Letters from the late Diana, Princess of Wales, and from Prince Philip are being published in Paul Burrell's new book, causing Buckingham Palace lawyers to take notice. But who owns a letter once it's been sent?
Former royal butler Paul Burrell is in the headlines again, this time for "going public" with a new set of revelations concerning the break-up of Prince Charles' marriage to the late Diana, Princess of Wales.
As well as publishing letters written from the princess to himself, Burrell has included in his book letters written by Prince Philip to his former daughter-in-law as the marriage disintegrated in the early 1990s.
The Palace has been sent a copy of Mr Burrell's new book, which goes on sale next week, so it can consider legal implications. The Daily Mirror has been serialising excerpts from it this week.
But who owns a letter once it has been sent? Can the Palace lawyers do anything to stop the book being published?
An important distinction is that between a letter itself (i.e. a piece of paper) and the words written on that paper.
The ownership of the letter, as opposed to the words, is with the person it was sent to. The princess would have owned the letters sent to her by Prince Philip. After she died, they would normally have passed to her estate - Mr Burrell claims he was given them by Diana.
The words in the letters, however, remain the "property" of Prince Philip. He retains copyright in the same way that while you own the books on your shelf, the authors still own the words.
The copyright in the words written by Diana would, in principle, be owned by her estate, and would continue to do so until 70 years after her death.
As far as Prince Philip's words are concerned the publishers of Mr Burrell's book will undoubtedly be relying on the defence of "criticism, review and new reporting".
This allows use of relevant sections of copyright material to be reprinted for comment on them. Whether or not the Mirror and Mr Burrell's publishers have stepped over that mark would be for a court to consider.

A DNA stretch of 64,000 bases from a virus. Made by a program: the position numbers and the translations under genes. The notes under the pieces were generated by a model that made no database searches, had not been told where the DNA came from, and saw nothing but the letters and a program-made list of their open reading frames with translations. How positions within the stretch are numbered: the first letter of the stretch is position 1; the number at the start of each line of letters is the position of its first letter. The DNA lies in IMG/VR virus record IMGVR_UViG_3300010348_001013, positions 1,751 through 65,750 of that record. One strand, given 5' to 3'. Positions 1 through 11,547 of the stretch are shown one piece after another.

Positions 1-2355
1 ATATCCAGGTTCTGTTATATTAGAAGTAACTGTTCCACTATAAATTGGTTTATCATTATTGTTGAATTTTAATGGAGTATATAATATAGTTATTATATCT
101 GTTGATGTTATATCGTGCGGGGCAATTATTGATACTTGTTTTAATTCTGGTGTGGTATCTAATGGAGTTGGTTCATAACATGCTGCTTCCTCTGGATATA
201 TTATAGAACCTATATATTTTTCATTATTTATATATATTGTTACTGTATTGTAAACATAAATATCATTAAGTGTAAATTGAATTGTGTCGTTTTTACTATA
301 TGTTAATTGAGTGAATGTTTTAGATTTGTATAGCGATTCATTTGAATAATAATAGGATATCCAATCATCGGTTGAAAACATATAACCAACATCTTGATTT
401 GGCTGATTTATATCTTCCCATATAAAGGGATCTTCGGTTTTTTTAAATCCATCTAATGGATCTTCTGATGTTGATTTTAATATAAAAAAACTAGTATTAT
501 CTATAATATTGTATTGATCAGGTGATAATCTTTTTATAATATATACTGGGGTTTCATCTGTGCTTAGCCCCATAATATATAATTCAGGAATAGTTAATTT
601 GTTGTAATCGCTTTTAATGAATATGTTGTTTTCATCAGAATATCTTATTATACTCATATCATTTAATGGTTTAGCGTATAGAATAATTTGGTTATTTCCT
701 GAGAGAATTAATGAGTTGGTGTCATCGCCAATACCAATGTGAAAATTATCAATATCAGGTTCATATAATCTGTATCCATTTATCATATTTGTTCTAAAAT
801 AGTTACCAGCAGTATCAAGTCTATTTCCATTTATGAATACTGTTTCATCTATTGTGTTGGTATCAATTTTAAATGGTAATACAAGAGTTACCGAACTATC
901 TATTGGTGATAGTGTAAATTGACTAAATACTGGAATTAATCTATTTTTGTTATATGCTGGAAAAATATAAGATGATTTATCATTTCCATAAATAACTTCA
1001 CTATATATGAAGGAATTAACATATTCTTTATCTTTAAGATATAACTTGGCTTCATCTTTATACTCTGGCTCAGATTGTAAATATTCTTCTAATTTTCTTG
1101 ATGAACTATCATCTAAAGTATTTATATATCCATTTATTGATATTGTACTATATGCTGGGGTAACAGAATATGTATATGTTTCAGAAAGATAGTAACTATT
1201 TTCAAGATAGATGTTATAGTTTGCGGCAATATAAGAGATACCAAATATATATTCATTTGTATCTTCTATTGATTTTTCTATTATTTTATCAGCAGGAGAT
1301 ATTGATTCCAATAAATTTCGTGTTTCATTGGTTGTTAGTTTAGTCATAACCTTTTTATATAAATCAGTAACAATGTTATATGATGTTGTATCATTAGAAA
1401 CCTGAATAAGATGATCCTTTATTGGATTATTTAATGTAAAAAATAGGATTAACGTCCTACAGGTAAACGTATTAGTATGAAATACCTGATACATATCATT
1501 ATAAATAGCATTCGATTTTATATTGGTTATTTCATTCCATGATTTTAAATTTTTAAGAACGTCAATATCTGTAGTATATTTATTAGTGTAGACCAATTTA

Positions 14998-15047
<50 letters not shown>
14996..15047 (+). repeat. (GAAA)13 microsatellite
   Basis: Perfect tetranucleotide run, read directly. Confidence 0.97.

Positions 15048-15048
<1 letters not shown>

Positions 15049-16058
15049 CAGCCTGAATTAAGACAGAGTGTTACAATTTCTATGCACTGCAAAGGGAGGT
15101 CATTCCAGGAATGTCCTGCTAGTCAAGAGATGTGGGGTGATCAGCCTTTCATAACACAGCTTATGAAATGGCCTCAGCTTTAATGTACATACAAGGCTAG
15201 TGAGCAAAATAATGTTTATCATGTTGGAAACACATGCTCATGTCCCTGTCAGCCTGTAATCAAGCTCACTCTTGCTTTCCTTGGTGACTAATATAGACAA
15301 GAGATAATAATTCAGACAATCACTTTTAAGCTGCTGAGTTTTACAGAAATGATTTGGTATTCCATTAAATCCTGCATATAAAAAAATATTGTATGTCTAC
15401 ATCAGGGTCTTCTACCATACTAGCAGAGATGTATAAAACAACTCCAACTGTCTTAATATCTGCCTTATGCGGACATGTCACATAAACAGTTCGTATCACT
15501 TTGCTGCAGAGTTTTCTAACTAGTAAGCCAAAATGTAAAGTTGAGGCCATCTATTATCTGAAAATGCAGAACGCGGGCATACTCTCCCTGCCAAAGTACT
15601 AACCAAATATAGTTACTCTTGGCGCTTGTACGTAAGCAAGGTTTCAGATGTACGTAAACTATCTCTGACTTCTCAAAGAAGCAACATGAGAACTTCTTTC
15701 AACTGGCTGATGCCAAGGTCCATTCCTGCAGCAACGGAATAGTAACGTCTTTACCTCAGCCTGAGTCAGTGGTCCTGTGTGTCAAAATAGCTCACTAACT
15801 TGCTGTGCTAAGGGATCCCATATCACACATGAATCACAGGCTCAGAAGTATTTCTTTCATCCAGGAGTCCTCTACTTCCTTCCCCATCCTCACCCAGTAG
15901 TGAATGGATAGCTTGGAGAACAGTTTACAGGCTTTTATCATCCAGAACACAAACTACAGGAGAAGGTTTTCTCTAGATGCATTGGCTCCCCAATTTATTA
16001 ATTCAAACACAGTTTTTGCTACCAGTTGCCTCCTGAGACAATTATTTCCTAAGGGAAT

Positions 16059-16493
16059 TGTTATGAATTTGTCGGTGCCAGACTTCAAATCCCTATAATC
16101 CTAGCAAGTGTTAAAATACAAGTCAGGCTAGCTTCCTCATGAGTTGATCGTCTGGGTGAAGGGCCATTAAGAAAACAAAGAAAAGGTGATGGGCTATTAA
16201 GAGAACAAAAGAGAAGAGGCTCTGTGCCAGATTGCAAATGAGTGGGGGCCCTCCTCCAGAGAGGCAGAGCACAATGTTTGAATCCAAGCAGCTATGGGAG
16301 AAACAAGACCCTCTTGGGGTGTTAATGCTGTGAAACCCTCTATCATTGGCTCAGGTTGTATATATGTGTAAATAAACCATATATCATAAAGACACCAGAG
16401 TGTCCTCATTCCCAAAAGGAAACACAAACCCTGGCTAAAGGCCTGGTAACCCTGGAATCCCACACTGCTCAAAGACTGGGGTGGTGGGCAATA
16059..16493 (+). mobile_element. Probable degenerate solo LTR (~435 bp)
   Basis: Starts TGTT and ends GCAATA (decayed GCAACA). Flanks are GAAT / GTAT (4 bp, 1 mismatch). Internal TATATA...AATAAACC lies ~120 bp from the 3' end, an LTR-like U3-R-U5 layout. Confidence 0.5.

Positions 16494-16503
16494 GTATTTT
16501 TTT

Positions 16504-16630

"There's not a lot of precedent in this area," says copyright lawyer Elizabeth Ward. "The test would be: would a fair-minded man consider a particular piece had been added for titillation, for example, rather than criticism and review."
If a court found in favour of the Palace, it could then issue an injunction on the book, stopping publication. But it can't turn back the clock on the extracts published in the Mirror, and could instead force the publisher to pay a royalty.
The second option open to Palace lawyers is that of confidentiality. If they can prove these letters were purely confidential, they could again force an injunction.
On the face of it, this would be a strong challenge. Personal letters are by their nature confidential. The fact Philip allegedly signed them "With fondest love, Pa" adds to sense of the intimacy.
But "this is not an absolute" says Ms Ward. The acrimonious divorce of the Duke and Duchess of Argyll in the 1960s, established that letters between spouses were a special case, and strict confidence was implied.
But in the Diana case, the letters are from her father-in-law.
The only sure-fire way of ensuring secrecy otherwise is with the words "private and confidential", but Prince Philip is not thought to have included this caveat in his letters.
At best for the Palace, it is a grey area. After the collapse last year of theft charges against Mr Burrell, would the Palace would want to take him on in open court again?